In the typical classroom, a 4-year-old child once said, “If someone wants to have sex with you, you have to do it.” (Rafanello) Child abuse is more prevalent now than ever, and the numbers are only growing. This shows us that child abuse is more relevant now than ever. The amount of damage inflicted on these children mentally range from mild to extreme. This is why it’s important that child abuse gets reported as soon as possible.
Back in the day there were not as many child protecting laws and assisting facilities like there are today. In 1960’s there was very little information as it relates to child abuse. A Canadian psychologist by the name of William L. Marshall said, “you could read all the information in one morning. With the lack of information there was no way for individuals to readily identify what constituted as child abuser. Child abuse before 1875 was in fact the era before child services were created to protect the children.
In 2013 an estimated 679,000 children were victims of maltreatment and approximately 3.1 million children received help from Childhood Protective Services in the United States alone. Abuse or neglect can be categorized as maltreatment, which takes many different forms from physical, sexual, or emotional abuse, and parental neglect. It is accepted that childhood maltreatment has lasting effects as the victims grow into adults. One example of these effects is behavioral
Children can be victims of different types of maltreatment such as neglect, medical abuse, physical abuse and sexual abuse (Maschi, Bradley, & Ward, 2009). “On average, nationally, there is a report of child maltreatment every 5 seconds, and child maltreatment is substantiated every
Within the United States, child maltreatment is becoming more and more commonly reported as there is over 3 million reports each year. Due to the constant increase of child maltreatment reports, society has become more aware of the issue, which has led to awareness campaigns. (Payne, 87). Even with societies’ knowledge of such abuse there are still serval child maltreatment cases that are not reported. The children that are victims of maltreatment pertains any sort of harm to the child whether it is by injury, neglect, physical, emotional, or even sexual abuse by someone who holds a major role in the child’s life, a parent or guardian figure (“What is Child Abuse”).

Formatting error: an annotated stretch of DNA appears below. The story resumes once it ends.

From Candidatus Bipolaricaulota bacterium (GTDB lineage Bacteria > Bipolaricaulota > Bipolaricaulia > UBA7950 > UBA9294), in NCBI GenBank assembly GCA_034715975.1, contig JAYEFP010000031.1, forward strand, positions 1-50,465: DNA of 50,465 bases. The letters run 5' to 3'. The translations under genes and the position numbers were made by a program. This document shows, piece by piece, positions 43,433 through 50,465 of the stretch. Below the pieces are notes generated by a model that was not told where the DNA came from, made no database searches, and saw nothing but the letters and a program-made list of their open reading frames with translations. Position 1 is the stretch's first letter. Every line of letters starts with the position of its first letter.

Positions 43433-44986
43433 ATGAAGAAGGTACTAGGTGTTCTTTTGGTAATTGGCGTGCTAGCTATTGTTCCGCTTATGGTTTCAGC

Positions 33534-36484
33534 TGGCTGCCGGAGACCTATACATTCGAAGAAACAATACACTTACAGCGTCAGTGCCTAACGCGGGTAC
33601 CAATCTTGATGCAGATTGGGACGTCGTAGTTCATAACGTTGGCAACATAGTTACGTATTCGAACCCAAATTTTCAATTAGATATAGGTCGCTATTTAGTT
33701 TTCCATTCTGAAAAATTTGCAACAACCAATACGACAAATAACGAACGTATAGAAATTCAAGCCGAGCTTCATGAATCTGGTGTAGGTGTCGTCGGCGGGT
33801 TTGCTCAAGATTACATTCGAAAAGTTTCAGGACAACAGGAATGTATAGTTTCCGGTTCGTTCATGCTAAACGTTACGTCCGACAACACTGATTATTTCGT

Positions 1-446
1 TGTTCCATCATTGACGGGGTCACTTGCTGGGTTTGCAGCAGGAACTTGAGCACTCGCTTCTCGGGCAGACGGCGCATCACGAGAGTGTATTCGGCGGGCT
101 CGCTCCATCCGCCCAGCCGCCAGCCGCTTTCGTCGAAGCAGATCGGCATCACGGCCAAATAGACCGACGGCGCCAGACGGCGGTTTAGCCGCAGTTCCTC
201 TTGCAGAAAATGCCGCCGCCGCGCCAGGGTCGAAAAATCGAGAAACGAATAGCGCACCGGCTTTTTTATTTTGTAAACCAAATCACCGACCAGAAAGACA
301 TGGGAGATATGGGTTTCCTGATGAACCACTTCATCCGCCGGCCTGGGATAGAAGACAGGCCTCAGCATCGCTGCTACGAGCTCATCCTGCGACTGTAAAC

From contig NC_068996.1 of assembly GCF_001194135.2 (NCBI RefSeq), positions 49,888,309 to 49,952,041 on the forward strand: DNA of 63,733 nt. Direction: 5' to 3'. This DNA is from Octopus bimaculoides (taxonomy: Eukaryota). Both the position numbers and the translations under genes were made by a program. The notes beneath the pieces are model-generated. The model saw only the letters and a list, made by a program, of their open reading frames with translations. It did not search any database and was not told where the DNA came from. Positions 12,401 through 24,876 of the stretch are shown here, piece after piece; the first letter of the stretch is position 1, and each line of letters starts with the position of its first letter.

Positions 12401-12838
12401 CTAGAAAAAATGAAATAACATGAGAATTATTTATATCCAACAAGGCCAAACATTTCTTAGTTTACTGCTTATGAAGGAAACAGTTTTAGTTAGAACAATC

The conceptualisation of the long-term effects of child maltreatment reflects the surrounding circumstances which expose child abuse as a common event. Childhood abuse is a growing epidemic which evokes extreme emotional responses both privately and publicly and is viewed as a risk factor for an extensive variety of consequent problems. 2014 demonstrated that over 137,585 child abuse cases involving 99,210 Australian children were investigated (Australian Institute of Family Studies 2015). Abuse is categorised into neglect, physical abuse, sexual abuse and emotional abuse. Contrary to the implied supposition that emotional abuse is less injurious in comparison to sexual and physical abuse, emotional abuse ranked as the most commonly substantiated harm type in Victoria, Western Australia, Tasmania and the Australia Capital Territory (AIFS 2015). Childhood abuse occurs throughout a period where complex and ordered changes occur within a child’s physiological, psychological and sociological being. The following report will accentuate how the state of flux instigated by childhood abuse leaves children susceptible harmful consequences that will pervert or prevent a normal developmental procedure. Through psychological and physiological wellbeing, adult delinquency and the effects on different genders readers will be able to identify the harmful consequences childhood abuse places on victims and survivors.